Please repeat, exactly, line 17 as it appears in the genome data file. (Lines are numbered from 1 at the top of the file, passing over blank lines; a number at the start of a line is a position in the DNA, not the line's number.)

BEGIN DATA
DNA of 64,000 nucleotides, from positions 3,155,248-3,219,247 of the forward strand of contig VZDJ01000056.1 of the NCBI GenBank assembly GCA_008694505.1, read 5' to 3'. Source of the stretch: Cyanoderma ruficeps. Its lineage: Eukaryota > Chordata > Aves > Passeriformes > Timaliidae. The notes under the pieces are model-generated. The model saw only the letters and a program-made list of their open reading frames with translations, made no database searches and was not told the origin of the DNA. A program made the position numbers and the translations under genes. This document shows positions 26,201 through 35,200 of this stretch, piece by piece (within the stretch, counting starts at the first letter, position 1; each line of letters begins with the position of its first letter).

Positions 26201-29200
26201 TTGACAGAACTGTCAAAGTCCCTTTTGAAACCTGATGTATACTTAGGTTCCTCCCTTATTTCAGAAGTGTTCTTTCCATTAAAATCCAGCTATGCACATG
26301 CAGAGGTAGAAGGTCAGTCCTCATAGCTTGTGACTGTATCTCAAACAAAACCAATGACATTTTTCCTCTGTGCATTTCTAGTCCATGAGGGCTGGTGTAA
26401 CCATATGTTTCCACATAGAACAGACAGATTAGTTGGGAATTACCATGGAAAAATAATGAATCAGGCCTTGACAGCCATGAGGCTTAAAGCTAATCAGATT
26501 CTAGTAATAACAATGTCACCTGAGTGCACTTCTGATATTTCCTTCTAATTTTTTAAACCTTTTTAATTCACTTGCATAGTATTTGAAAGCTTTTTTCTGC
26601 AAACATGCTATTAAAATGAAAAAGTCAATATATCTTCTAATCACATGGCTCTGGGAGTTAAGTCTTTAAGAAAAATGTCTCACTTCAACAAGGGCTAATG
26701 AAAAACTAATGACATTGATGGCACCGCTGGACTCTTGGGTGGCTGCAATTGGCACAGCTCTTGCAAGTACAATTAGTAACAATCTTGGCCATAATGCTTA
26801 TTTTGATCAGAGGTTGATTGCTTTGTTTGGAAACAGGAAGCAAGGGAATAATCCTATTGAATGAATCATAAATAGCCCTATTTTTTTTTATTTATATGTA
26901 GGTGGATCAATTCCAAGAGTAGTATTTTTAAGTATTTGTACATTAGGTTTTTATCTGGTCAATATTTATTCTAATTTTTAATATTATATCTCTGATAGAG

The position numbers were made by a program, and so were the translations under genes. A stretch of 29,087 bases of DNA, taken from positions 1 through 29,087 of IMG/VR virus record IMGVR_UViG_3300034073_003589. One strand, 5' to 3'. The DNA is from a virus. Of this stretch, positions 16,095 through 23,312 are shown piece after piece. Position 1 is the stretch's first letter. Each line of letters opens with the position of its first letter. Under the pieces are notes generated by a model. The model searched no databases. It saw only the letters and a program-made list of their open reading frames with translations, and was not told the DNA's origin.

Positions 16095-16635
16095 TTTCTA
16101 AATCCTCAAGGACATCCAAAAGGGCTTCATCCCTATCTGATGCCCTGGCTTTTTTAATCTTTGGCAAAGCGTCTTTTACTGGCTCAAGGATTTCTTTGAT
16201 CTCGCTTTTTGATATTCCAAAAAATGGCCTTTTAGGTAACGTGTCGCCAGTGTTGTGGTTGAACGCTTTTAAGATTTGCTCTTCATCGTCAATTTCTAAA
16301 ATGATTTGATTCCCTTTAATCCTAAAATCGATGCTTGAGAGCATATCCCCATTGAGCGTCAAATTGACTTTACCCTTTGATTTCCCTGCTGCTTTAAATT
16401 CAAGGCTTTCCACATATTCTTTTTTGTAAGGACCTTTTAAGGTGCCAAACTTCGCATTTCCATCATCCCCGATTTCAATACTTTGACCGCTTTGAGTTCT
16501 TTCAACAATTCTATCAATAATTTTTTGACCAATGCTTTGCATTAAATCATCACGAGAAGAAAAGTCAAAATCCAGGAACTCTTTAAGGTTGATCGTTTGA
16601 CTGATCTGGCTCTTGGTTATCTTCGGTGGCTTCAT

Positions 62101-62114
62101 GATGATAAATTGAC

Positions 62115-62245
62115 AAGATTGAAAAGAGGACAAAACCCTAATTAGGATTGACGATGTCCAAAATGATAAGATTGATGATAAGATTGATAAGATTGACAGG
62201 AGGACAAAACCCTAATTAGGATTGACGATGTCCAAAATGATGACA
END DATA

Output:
16401 CAAGGCTTTCCACATATTCTTTTTTGTAAGGACCTTTTAAGGTGCCAAACTTCGCATTTCCATCATCCCCGATTTCAATACTTTGACCGCTTTGAGTTCT